Abstract

Background - Restrictions previously limiting the ability of men who have sex with men to donate blood are being eased in a number of nations worldwide. In the context of these changes, it is important to determine public perceptions of receiving a transfusion of blood donated by men who have sex with men.
Materials and methods - In online surveys, 510 (Study 1) and 1,062 (Study 2) heterosexual participants reported attitudes, anxiety, disgust, and gratitude towards potentially receiving a transfusion of blood donated by a homosexual male donor and a heterosexual male donor. In Study 2, half of the participants were reminded of the safety testing carried out on donated blood samples. Negative attitudes, anxiety, disgust, and gratitude were compared between the two donors using t-tests and within-participants indirect effects analysis.
Results - Stronger negative attitudes, higher anxiety and disgust, and lower gratitude were reported in relation to a potential transfusion of blood donated by the homosexual male donor relative to the heterosexual male donor (|d|=0.26-0.46). This was the case even when participants were reminded of the safety testing completed on donated blood samples in Study 2. In both studies, the effect of donor sexual orientation on attitudes was explained via heightened anxiety and disgust and attenuated gratitude (b=0.05-0.30).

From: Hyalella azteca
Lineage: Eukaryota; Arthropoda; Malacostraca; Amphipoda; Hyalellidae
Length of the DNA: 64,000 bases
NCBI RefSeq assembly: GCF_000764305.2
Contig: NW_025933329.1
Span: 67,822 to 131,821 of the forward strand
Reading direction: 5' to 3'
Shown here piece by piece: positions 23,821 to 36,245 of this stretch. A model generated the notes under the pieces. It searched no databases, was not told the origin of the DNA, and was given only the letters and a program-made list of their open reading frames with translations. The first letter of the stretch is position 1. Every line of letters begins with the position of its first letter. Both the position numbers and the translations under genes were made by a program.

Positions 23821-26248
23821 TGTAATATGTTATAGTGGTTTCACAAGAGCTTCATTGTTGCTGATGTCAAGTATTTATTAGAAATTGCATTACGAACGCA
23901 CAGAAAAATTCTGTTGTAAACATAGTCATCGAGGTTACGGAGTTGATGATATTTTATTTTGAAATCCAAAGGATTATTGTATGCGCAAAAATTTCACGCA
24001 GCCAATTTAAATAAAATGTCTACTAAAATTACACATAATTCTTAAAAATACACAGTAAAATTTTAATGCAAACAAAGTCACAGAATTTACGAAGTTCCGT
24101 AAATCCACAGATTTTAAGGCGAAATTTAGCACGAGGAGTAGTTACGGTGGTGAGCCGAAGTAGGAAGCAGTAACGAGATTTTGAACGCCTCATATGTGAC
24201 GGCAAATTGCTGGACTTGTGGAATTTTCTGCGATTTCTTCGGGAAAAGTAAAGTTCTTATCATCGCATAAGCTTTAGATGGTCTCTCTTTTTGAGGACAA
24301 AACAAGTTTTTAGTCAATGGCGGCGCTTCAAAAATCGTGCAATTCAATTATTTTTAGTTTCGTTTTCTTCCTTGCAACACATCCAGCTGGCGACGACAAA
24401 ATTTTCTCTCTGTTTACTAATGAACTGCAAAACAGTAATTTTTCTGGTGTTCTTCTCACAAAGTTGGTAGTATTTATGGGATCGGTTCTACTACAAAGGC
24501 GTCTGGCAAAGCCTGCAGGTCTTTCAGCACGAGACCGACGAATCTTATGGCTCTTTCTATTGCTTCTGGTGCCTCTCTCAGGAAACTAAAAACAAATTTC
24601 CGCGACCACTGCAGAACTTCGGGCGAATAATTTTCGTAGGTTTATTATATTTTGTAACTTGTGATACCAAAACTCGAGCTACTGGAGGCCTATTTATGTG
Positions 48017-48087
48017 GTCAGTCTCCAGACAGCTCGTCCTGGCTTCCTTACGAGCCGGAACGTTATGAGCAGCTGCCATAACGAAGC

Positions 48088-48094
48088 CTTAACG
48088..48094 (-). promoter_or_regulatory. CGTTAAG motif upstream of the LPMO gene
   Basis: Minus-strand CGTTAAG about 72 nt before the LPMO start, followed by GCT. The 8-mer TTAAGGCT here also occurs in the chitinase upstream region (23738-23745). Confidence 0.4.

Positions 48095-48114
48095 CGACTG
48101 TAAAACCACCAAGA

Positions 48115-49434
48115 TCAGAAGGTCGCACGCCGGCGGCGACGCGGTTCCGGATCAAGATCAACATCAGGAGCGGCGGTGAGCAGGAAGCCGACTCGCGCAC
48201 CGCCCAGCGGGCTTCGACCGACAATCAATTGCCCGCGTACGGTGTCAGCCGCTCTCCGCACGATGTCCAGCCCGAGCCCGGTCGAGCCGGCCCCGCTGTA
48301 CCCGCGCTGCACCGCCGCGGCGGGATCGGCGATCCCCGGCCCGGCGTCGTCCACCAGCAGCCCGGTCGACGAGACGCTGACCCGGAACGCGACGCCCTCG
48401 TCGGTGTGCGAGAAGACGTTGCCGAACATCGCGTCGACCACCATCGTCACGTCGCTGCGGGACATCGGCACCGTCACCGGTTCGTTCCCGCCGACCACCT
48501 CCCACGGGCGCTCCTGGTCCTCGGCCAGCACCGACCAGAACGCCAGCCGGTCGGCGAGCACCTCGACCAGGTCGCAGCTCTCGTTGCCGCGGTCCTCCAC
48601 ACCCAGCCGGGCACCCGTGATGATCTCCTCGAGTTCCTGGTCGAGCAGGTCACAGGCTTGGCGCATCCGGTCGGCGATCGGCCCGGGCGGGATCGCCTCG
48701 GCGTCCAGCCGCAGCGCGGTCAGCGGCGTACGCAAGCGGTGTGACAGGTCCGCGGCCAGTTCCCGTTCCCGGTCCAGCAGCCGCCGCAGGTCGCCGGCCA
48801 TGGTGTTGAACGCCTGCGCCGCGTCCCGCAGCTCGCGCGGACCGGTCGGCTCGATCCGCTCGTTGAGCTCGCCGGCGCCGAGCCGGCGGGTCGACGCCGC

Discussion - Considering receiving a transfusion of blood donated by a homosexual male donor elicits more negative attitudes, anxiety and disgust, and less positive emotion, relative to blood donated by a heterosexual male donor. These attitudes and emotional reactions are not shifted by a reminder of the safety testing carried out on donated blood samples. In the context of changing restrictions on blood donation by men who have sex with men, these findings highlight a challenge to shift public perception to embrace this cohort of donors.

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Authors

Lisa A. Williams - School of Psychology, UNSW Sydney, Sydney, Australia https://orcid.org/0000-0002-0021-5613

Kate Nicholls - School of Psychology, UNSW Sydney, Sydney, Australia https://orcid.org/0000-0003-2983-4415

James R. W. Williams - School of Psychology, UNSW Sydney, Sydney, Australia

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